3 ways for companies to protect water resources and save money
As one of the worst U.S. droughts since the 1950s continues to batter farms and the economy, recent reports deliver a silver lining: As water gains value, those who conserve it, keep it clean, and re-use it stand to profit. Yes, there are likely to be more water shortages as climate change and overpopulation intensify, but the slightly less bad news is that we currently waste so much water that there’s a lot of low-hanging fruit.
The Carbon Disclosure Project and General Electric both released reports on water this week. While the focus of the reports varied—CDP looked at how many companies are tracking, reporting and doing something about their impact on water while GE surveyed the general public to gauge consumer attitudes about water usage—the conclusions were roughly the same: Everyone knows we need to do something about water consumption, and there are plenty of opportunities to do so profitably. Those opportunities break down generally into three categories: reducing usage, reusing water and improving infrastructure.
The CDP’s Global Water Report-- compiled from information received from 470 investors representing $50 trillion in assets, and 318 companies listed on the FTSE Global Equity Index Series (Global 500) that operate in sectors which are water-intensive or exposed to water-related risks—cited a general lack of movement on water from the world’s 500 largest companies.
Yet water was also identified as a strategic opportunity to improve financial and brand performance, with 71 percent of respondents reporting a total of 319 related opportunities such as the sale of new products or services. According to CDP’s Karina de Souza, 25 percent of those opportunities were related to cost savings as a result of water efficiency.
De Souza cites Cisco Systems as an example. The company worked with its printed circuit board assembly partners to reduce water use in processes for Cisco products. “Up to 20 million gallons of water were being used each year to wash their printed circuit boards after they were soldered,” de Souza says. “By implementing a new soldering practice, the wash stage of the process became unnecessary. This led to a significant reduction in the amount of wastewater produced requiring treatment and disposal. The result is less water use and increased assembly efficiency.” Cisco Systems also saves over $1 million per year through the practice.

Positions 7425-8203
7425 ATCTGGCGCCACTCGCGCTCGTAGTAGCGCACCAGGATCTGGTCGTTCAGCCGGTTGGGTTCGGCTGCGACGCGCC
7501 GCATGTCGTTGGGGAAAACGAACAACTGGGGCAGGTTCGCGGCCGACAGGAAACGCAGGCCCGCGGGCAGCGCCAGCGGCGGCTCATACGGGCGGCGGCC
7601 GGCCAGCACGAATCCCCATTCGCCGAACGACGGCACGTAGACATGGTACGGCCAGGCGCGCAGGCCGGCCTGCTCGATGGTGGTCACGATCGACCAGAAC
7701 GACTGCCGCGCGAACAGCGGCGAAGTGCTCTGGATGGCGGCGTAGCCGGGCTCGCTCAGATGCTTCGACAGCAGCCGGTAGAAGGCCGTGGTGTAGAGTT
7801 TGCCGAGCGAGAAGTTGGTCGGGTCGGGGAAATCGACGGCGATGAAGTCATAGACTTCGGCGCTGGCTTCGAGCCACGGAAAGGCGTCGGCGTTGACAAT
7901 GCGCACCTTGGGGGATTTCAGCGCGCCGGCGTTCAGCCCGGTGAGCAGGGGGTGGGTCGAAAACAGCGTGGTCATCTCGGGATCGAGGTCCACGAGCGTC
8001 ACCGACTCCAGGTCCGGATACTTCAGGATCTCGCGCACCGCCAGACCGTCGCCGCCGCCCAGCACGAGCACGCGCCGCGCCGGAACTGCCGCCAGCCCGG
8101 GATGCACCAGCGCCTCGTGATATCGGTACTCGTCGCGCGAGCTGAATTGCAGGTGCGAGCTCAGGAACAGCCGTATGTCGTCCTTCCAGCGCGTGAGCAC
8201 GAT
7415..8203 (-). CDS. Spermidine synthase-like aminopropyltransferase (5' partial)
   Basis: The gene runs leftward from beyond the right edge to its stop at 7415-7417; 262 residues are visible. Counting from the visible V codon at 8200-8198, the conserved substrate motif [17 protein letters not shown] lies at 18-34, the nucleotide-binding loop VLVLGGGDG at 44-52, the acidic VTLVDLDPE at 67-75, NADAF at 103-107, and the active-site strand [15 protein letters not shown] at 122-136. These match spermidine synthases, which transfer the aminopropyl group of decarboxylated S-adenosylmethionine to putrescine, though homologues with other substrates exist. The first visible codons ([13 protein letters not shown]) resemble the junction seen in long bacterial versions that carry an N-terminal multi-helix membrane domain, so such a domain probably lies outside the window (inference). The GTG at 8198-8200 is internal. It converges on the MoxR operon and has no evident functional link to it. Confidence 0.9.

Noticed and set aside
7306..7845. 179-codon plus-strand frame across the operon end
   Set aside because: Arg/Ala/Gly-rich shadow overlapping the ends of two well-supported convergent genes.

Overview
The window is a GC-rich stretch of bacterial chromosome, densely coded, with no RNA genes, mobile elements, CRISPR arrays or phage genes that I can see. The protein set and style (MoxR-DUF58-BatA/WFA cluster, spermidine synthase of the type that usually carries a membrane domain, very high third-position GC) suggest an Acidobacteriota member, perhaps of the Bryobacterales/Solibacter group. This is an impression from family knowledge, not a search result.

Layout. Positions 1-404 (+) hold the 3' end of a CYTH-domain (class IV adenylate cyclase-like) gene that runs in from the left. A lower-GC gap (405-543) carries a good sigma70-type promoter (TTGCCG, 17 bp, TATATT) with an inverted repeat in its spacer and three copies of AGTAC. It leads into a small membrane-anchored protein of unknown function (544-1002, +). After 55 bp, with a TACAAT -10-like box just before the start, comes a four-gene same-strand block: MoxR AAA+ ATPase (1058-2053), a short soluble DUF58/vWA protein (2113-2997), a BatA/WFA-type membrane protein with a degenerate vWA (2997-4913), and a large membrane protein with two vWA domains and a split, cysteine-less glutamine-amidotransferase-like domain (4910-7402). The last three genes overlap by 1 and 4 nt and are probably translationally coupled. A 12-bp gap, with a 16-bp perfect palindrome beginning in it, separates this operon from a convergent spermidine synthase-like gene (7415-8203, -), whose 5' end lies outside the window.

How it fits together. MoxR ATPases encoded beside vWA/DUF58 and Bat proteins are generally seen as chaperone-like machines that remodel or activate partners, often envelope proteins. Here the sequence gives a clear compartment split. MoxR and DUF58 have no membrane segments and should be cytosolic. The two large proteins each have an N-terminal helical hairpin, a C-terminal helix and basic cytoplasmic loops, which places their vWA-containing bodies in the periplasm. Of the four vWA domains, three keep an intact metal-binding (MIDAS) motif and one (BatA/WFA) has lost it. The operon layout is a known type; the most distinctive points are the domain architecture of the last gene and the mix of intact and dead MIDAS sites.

In some cases companies have seized on the public’s interest in conserving water and released new products to help them do just that. “Unilever set a target to reduce water in their consumer facing products—their Comfort one-rinse, for example, saves 30 liters of water per wash,” de Souza says. “These products are now used in 12.5 million households worldwide, delivering a 60 percent increase on 2010 sales figures.”
“From our perspective, one of the biggest opportunities is to reuse more water,” says Jon Freedman, Global Government Relations leader for GE Water & Process Technologies. “In the next year or two, 36 states will experience some degree of scarcity, and yet the U.S. is only reusing six to eight percent of wastewater. We’re seeing tremendous growth in reuse, both on the industrial and municipal side. While municipal reuse continues to grow, industrial reuse is increasingly catching on. For example, in California, total reuse grew about 30 percent over the past ten years, but industrial reuse grew 100 percent during the same timeframe. In addition, industrial reuse grew 32 percent in Florida between 2010 and 2011.”